Last night and this evening 14 week old pup has growled at ds when he petted him whilst he was dozing. Yesterday was a dramatic one - he barked suddenly and quite ferociously as if fearful and startled when ds just stroked him; I imagine he had been in a deep sleep, was disorientated and momentarily didn't know where he was ...but I initially thought he had bitten ds (it sounded dramatic) but mercifully he hadn't
This evening it was more of a considered low rumbling growl as in - get out of my face kid! In defence of ds - he merely strokes the dog, he doesn't poke or similar, ds is a sensible 10 year old.
Pup is laid back, friendly and loving otherwise
Have done some googling and opinion seems divided as to whether it is an issue or not. Some say - how would you like it if you were disturbed in your sleep (s'true - I frequently 'bark' at dh if he tries to cuddle me in the early hours when I am fast asleep) - and say don't wake your dog with physical touch, speak to them first before attempting to move them etc, others suggest that it could escalate ....
I'm firmly in the camp of teaching your child not to touch a sleeping dog and waking with a voice command if necessary. I don't mean this as harshly as it sounds, but dogs are not cuddly toys and when they are sleeping is not an appropriate time to pet them. That is absolutely basic dog handling. Adults and children should respect their space when they sleeping.
I do not agree that dogs should be forced to accept this and would argue that not respecting the dogs space is likely to lead to a stressed animal and potential escalation.
I firmly believe that dogs should be left alone whilst sleeping. Would you let your child go and prod a sleeping baby? Probably not. So why let them disturb a sleeping dog? I certainly wouldn't go into DS's room in the middle of the night and start prodding him :/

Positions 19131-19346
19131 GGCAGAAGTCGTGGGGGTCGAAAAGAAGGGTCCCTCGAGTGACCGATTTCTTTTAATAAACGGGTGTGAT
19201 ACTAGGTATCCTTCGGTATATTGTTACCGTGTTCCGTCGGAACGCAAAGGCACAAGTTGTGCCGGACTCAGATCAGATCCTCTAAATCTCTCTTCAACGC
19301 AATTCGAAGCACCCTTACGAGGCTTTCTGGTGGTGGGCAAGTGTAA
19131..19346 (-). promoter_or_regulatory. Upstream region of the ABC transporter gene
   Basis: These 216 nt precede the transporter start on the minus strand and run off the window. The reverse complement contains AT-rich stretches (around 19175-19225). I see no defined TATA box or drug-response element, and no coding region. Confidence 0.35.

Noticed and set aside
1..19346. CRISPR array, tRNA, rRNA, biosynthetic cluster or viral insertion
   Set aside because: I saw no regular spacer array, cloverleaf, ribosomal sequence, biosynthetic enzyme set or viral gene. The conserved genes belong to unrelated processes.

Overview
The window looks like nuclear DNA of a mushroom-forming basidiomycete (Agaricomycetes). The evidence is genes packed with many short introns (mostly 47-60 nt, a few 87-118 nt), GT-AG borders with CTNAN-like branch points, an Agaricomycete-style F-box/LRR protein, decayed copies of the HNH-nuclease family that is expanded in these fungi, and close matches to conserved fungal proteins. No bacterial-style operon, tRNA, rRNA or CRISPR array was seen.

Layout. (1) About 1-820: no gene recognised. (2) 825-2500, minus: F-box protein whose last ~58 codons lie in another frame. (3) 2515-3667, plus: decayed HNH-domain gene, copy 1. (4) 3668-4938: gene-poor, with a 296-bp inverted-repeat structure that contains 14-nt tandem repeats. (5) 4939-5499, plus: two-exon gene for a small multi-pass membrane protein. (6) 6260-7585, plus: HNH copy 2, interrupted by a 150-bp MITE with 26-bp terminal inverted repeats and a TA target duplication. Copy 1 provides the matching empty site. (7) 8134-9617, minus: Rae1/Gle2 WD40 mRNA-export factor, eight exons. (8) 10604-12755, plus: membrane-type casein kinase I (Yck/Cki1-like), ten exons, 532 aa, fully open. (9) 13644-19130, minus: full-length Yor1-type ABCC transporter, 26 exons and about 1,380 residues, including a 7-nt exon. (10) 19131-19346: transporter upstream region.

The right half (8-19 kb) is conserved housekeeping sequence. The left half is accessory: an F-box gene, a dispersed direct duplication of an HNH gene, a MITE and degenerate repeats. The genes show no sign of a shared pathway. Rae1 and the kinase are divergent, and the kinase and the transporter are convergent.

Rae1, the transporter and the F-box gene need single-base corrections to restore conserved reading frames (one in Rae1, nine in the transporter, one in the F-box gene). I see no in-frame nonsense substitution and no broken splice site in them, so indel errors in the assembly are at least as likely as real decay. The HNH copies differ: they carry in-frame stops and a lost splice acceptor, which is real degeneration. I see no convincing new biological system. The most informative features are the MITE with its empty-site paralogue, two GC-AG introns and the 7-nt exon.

This is another reason I think crates are a good idea. It gives the dog their space to go and chill and you can teach the child not to go there. Dogs absolutely love them - we still have a massive one for my 3 year old lab, tried to take it away and she was restless!
There are all kinds of sayings Basildon - like "spare the rod, spoil the child" which neatly illustrates I think why we shouldn't live our lives by slavish adherence to platitudes
I am an experienced dog owner and this is by no means my first puppy but I have never encountered this in any of my dogs before - hence canvassing opinions. I acknowledged in my op that I personally don't like to be disturbed when sleeping so I am willing to accept this for the puppy - just concerned however in case the puppy has some sort of (potentially escalating) aggression issue
some dogs don't like to be touched when sleeping. our dogs are fine with it. if ds must touch the puppy when hes asleep, get him to wake him up by speaking to him first so the dog is not sleepy and disorientated. and don't tell the dog off for growling (not saying you have)
Agree - I know it is not a good idea to admonish for growling.
I guess we've been fortunate with uber laid back dogs before. Happy to accept that pup doesn't like it and have warned dd and ds not to disturb him when he is sleeping. Glad that it's not likely to be indicative of any particular problem.
I'd growl at your kid if they stroked me when I was sleeping lol just tell them to leave him alone when sleeping. Doesn't really sound like the start of aggression to me, it sounds like your dog is pissed off with being disturbed (quite rightly so!)
Also the dog could just have been dreaming - you did mention he was disorientated which is an indication he was probably in a deep sleep dreaming, so I don't think he has aggression, think he was just being a grump but then again can't we all
the thing is its all well and good to just say don't touch him but sometimes you need to move the dog. he's got to learn to accept it eventually
Puppies have all sorts of funny little phases they go through, I would not touch him for now while he;s sleeping unless Id woken him by talking first and just keep an eye on his behaviour in case it escalates. He could just grow out of it. Our puppy used to do loads of weird stuff he doesn't do anymore